Posted by: James B. Shearer on November 1, 2007 at 12:42 PM | PERMALINK

I am a physicist and a pilot.

There are too many misconceptions out there (and in the comments above) about both physics and flying, but let me address what seems to be the biggest one.

The "relative wind" on an airplane (i.e. the direction the air is hitting the fuselage) is always forward if the plane is flying correctly, even in a turn. If there's really wind hitting the side of the fuselage, the plane is "slipping," and there's an enormous amount of drag created by that. (Many small planes and gliders slip deliberately to lose altitude quickly, in fact.) If you are slipping constantly, you are not going to be in the air for long.

When there's a 90-degree crosswind to your course, your nose is pointed into the wind just enough to where the plane is meeting the air head-on. With a slower airspeed, it requires a larger angle to account for a given crosswind speed, of course. You may not even notice this "crab angle" on a fast jetliner, but a Piper Cub flying the same course in the same crosswind could be pointed 30 degrees off course.

Also, someone up there said a glider can't change its speed: actually, gliders have very precise control of airspeed.

Posted by: ColoZ on November 1, 2007 at 12:52 PM | PERMALINK

Dear Jerry,

90% of your posts are crap. Hope that helps!!!!!!


Posted by: Treetop on November 1, 2007 at 12:57 PM | PERMALINK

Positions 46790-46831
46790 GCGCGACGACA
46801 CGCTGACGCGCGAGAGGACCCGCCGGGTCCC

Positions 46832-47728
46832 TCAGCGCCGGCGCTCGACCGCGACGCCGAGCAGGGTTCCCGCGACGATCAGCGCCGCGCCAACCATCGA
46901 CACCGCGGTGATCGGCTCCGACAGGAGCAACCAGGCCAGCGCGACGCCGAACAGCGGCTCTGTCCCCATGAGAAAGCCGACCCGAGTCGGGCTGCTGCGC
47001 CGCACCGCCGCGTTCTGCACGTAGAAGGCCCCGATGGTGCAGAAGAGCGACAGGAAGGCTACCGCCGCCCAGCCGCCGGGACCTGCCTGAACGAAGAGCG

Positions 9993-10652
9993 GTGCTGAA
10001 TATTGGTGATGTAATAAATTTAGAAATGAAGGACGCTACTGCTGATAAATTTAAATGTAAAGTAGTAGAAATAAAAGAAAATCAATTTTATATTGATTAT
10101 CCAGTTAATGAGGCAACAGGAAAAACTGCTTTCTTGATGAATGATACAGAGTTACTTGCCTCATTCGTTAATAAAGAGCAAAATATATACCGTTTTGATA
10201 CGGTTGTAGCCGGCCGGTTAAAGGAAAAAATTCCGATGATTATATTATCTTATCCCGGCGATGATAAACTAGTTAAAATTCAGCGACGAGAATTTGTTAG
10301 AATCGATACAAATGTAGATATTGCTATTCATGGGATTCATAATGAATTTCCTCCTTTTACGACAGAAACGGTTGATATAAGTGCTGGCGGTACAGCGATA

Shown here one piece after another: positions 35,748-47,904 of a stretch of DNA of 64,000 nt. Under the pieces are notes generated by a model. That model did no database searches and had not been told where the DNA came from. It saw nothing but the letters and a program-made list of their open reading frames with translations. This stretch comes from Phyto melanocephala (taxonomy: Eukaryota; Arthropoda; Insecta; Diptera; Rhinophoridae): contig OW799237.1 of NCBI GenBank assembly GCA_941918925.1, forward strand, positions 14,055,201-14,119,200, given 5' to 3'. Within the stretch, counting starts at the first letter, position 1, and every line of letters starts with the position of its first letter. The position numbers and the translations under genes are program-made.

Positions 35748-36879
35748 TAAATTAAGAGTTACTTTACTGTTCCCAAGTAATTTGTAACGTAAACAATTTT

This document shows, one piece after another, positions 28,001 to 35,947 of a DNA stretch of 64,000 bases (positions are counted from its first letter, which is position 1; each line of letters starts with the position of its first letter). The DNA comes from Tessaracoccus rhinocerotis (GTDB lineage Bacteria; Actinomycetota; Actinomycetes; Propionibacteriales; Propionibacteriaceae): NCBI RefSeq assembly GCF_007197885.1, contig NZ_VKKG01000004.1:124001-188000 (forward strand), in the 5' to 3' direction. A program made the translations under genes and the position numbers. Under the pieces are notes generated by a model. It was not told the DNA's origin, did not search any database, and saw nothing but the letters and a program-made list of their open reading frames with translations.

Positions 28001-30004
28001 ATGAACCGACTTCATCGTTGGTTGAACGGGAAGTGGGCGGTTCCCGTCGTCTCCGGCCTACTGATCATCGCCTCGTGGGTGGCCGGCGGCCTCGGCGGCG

Ah! But 10% of my posts are cream!

Posted by: jerry on November 1, 2007 at 1:00 PM | PERMALINK

So, as the comments above show, the plane does fly faster. The additional speed is at right angles to the nominal direction of the plane, though.

Anonymous said something wrong above: "The equivalent of a boat keel is that big airplane tail." That's flat wrong. The keel keeps a sailboat from traveling perpendicular to it's nominal direction because the keel is in the water. (Actually, there's still some leeway, and the amount depends on the boat, the ocean conditions, the wind, ...)

The plane is in the air, so there's nothing else which can be used to compensate for the wind.

Posted by: Amit Joshi on November 1, 2007 at 1:02 PM | PERMALINK

Looking back, the sex offender story deserves its own post. The prison lobby is one of California's largest and most powerful lobbies. I assume that's true all over and in Wisconsin.